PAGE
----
What used to be a fear of communism in the Cold War era, exemplified by the ‘Cold Warriors’, is now the fear of falling behind and the emergence of ‘Culture Warriors’.
It does not matter that for most multiculturalism is not a choice. I grew up in Germany and Spain, have lived in London for 5 years and have a partially Arabic background. I would be hard-pressed to fully identify with one culture. Nor does it matter that migrants contribute to the nation’s economy. Multiculturalism has become a scapegoat for the ills of economic inequality and the emergence of two-speed systems. I do not believe that Brexiteers are racist. The truth is more nuanced. Politicians have skilfully instrumentalised the fear of the ‘other’ and linked it to economic inequality caused by globalisation. What used to be a fear of communism in the Cold War era, exemplified by the ‘Cold Warriors’, is now the fear of falling behind and the emergence of ‘Culture Warriors’. What used to be a war against the USSR has become a war against ‘political cosmopolitanism’ – the EU.
Political cosmopolitanism has various manifestations, one of which is the belief that the existence of a cosmopolitan population warrants the establishment of a cosmopolitan form of government. The EU exemplifies this, especially among those scholars who view the EU in the long run as the development of a federal state for an emerging European ‘demos’. Whilst the desire for a federal European super state is relegated to a minority of enthusiastic EU supporters, the idea of ‘ever closer union’ is enshrined in the treaties and has functional merits in the context of climate change, for instance.
For the opponents of the EU it is seen as a cultural project rather than a functional one. It is equated with the ‘cosmopolitan class’ that supports it most fervently – a union initiated to further economic cosmopolitanism and developed to harbour cultural cosmopolitanism. The Brexit referendum illustrates this. The Leave campaign fostered cultural opposition by engendering fear towards the supposed accession of Turkey and a stream of refugees that would flood into Britain. The culture warriors managed to equate the EU with a ‘snobbish’ form of multiculturalism and have rallied those left behind by it. Interestingly, the opposition of anti-EU populists to any sort of functional reform of the EU to tackle inequality (by completing the fiscal union, for instance) maintains the motivation of their base.
Creating an effective counter-narrative
A key insight from the Brexit drama is the need for an effective counter-narrative. The Remain campaign gave mostly functional arguments in support of the EU. The economic cost of Brexit was often highlighted in an implicit defence of the benefit of economic cosmopolitanism. We can now see that this approach gravely missed the point. A defence of economic cosmopolitanism in response to an attack on cultural cosmopolitanism is ineffective. Voters do not care much about the economic costs of leaving. A convincing counter-narrative must tackle the charge being brought against the cosmopolitan class – namely the alleged dilution of national identity. Johnson does not argue against free trade and globalisation, but against a globalisation of politics and culture. Throughout Europe, the conversation has shifted towards culture and identity.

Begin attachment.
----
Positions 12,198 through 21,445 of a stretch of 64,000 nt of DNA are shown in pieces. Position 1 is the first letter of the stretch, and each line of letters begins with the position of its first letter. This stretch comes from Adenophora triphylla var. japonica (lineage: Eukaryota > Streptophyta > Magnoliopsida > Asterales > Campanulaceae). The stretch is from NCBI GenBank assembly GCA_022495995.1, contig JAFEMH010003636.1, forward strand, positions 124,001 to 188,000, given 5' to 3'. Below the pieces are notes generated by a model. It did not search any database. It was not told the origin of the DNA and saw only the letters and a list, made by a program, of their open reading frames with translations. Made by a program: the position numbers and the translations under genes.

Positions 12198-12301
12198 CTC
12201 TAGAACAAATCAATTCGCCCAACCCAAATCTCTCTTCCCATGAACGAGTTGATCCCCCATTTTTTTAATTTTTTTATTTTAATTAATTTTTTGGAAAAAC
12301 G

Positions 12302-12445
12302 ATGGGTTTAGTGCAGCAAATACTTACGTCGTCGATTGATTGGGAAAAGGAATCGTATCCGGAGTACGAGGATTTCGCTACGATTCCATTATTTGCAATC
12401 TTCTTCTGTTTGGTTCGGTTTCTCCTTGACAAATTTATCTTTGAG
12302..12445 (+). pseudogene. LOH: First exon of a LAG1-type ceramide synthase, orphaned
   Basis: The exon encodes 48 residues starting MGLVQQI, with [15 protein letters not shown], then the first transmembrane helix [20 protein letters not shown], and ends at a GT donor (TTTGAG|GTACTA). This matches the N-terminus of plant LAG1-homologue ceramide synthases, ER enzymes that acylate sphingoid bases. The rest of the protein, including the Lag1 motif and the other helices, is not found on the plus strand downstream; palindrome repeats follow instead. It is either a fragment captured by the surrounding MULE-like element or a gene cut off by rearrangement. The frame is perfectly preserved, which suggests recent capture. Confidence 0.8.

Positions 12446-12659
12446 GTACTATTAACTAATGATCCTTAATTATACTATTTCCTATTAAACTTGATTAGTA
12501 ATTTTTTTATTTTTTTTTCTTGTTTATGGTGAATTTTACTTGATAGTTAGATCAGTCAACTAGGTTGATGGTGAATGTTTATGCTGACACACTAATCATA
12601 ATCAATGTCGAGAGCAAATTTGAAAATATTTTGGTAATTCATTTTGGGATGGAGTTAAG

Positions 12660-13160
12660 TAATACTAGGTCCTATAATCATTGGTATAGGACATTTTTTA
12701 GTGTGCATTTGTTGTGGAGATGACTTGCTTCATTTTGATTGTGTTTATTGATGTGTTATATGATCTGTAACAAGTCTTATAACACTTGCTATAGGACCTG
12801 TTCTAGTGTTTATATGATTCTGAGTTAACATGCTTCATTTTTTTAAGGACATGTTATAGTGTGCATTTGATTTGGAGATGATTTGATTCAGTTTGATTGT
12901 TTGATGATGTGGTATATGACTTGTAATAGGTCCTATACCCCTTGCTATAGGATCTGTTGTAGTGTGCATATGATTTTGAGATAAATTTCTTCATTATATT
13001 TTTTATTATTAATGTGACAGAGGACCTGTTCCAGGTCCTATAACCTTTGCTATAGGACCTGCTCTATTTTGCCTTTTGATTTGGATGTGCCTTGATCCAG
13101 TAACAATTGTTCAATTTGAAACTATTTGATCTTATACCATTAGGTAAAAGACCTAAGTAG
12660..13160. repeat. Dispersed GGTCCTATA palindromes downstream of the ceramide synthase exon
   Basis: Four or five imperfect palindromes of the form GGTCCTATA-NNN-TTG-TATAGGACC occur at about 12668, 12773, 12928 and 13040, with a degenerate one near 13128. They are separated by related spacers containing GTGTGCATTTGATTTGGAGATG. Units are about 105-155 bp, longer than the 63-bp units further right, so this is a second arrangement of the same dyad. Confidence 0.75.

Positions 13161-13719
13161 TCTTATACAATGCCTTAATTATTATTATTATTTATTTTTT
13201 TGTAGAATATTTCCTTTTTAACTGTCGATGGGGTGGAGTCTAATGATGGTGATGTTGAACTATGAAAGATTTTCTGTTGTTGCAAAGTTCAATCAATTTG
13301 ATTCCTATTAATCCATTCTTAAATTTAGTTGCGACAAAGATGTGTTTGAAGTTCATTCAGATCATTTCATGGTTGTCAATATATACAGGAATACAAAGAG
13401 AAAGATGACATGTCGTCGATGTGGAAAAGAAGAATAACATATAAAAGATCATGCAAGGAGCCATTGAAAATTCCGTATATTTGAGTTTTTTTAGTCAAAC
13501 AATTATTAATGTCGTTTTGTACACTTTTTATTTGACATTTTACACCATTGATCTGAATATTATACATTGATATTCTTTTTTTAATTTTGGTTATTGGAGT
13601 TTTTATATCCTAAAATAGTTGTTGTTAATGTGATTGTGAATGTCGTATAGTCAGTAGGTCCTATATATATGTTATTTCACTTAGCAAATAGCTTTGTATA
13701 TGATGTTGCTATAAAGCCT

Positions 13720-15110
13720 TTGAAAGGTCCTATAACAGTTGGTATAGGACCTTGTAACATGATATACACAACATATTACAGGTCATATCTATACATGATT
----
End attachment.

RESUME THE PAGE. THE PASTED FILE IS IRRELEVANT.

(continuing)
A European citizenry needs to develop with a common cultural narrative and goal. The fight for the survival of the EU and all its benefits has become a cultural one and it is time we understood it as such.
A new form of pro-Europeanism needs to be created. Not one only appealing to those who call themselves Europeans first but one which appeals to those ‘citizens of somewhere’ who don’t. A functional defence of the EU has not and will not continue to work when facing a cultural attack. Therefore, even those who are content with the EU in a functional sense but do not want a European super state need to develop a cultural narrative in favour of the EU. The EU needs to go beyond rebranding itself as a champion of green policies, which mostly appeals to those who already support the EU, and highlight its moral cosmopolitanism which safeguards the intrinsic value of all EU citizens. A European citizenry needs to develop with a common cultural narrative and goal. The fight for the survival of the EU and all its benefits has become a cultural one and it is time we understood it as such.
Cover Photo: Michael Gaida (Pixabay), Pixabay Licence